The Breath

Now what is important to do - and this is another thing which I have been emphasising - is to have a connection with your breath, connecting with your breath as you would to a friend. I have been emphasising two aspects about the breath. One is to use this friend to stop all that build-up and just for a few minutes to be with the breath, and be in the present moment. Thus I would like to repeat that you need to build this relationship and establish this connection with the breath. No sooner than you think of your friend, there is space. You then find yourself in the present, and are centred within yourself.

Another thing I have been emphasising is to find your own way concerning how to use the breath to develop friendliness and loving-kindness. You must make this connection so that you can use the breath for five or ten minutes in this way, and this should, if you go on practising, create space in your mind, and create a break during the day. Then when you go back to your work you should be able to start your work feeling fresh and renewed.

Relating to Things Around You

Another practical suggestion that I would like to offer which you can do while you are working, and which I have also been emphasising, is to pause and just spend some time looking at what is there in the room. Looking at things with a curious mind, as if you are seeing them for the first time, and without making any past associations. So when you look around, you might see computers or telephones. What else do you see in your office?

Retreatant: Plants and flowers.

Godwin: Flowers, that is a good point. So if someone doesn’t have flowers in their workplace, please take some with you on Monday when you go to work. I mean, this is why I was emphasising relating to nature. In a poem by Mother Theresa she said: Find life a delight. I have joined two words together to express this - gentle delight. They are beautiful words, even when you just hear them. I do not know how they sound in German.

Retreatant: Sanftes Entzücken.

Godwin: That sounds beautiful also.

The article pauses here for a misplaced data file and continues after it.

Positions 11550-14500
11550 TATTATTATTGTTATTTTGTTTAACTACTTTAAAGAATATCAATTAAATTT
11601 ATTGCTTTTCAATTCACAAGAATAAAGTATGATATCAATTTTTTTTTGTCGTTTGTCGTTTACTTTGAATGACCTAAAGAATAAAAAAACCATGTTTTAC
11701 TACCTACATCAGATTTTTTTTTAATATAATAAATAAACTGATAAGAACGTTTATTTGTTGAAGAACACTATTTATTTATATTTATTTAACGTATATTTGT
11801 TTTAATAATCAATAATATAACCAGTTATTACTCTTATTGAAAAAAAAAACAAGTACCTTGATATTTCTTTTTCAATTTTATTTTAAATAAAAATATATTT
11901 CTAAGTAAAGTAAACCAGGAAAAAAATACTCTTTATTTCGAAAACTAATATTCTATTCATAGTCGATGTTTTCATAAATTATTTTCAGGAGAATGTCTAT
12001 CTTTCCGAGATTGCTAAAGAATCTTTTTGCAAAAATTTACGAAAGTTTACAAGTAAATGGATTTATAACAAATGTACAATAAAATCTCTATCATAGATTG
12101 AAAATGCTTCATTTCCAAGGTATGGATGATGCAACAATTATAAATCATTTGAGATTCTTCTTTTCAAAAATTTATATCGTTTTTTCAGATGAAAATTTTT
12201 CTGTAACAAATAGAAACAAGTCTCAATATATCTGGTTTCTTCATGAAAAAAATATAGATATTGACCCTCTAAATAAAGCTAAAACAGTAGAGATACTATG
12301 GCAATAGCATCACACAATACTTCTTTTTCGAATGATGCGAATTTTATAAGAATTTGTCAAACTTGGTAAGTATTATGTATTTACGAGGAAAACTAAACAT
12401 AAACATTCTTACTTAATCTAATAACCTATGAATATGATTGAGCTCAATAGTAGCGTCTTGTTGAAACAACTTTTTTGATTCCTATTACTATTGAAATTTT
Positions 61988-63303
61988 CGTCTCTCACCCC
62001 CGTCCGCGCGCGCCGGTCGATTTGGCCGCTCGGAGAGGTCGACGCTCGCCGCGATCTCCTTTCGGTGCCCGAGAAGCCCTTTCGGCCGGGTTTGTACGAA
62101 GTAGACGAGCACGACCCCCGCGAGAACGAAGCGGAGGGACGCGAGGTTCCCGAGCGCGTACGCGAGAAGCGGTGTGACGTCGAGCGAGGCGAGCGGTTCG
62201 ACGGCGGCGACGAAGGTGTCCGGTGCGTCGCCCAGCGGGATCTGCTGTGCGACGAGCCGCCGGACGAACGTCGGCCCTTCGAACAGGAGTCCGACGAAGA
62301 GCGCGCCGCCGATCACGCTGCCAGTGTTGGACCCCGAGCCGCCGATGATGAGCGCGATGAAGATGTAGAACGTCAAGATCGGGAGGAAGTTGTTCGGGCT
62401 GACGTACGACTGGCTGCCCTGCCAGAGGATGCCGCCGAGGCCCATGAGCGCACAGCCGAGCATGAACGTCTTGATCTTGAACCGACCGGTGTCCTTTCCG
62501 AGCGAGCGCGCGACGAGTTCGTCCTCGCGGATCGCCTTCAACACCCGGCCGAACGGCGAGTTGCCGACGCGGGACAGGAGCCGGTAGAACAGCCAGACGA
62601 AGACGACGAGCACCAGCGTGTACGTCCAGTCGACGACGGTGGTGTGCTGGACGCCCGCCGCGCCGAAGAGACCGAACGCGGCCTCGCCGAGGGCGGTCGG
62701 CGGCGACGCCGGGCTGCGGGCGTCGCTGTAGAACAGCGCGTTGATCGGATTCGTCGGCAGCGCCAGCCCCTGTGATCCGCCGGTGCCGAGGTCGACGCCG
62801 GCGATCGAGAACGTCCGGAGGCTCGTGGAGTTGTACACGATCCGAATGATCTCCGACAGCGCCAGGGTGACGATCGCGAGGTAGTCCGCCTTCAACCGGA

So for just a few minutes, please have this gentle delight in seeing the flowers or the plants that are there, and also learn to have a little gentle delight when you see the computers. I am emphasising the 199 need to feel grateful. After all, you are working with the computer in your job, it is a very useful friend. I mean, this is a very interesting idea, to have a connection with the things that you are using. There is a beautiful book of Zen poems. The title of the book is One Robe, One Bowl. It is a collection of poems written by a Zen monk who had only one robe and one bowl, and some of the poems describe the connection he had with his robe and bowl. It is really touching. In one poem he had forgotten where he had left his bowl, and when he remembered he went back and said: Oh my dear poor bowl, I am sure you have missed me, I missed you! So when you go back after this retreat to your computers, say: Poor computer, I am sure you missed me - but to be honest I did not miss you! But still I am happy to be back. This is what is called gentle delight.

Please see that this gentle delight can come not from special or extraordinary experiences, but from simple things. This is another point to remember: that meditation is all about ordinary things. Breath is something very, very ordinary. Being aware of the body is something very simple and ordinary. So this is another very important perspective we should have in everyday life - to have this connection with ordinary things, then you learn to see ordinary things as extraordinary.

Okay Meditation

Here’s another meditation for you to consider: what I call the okay meditation! I got a few plusses when I gave that guided meditation. You can apply it in everyday life. You can apply it when you feel there is stress, anxiety, fatigue and so on. When you feel you are very tired, simply say: Okay, okay, and in that way practise the okay meditation. This is because when there is resistance, dislike, not wanting and fighting, it creates tension, which in turn creates more stress. So just spending a few minutes with the okay meditation can help us to create some space.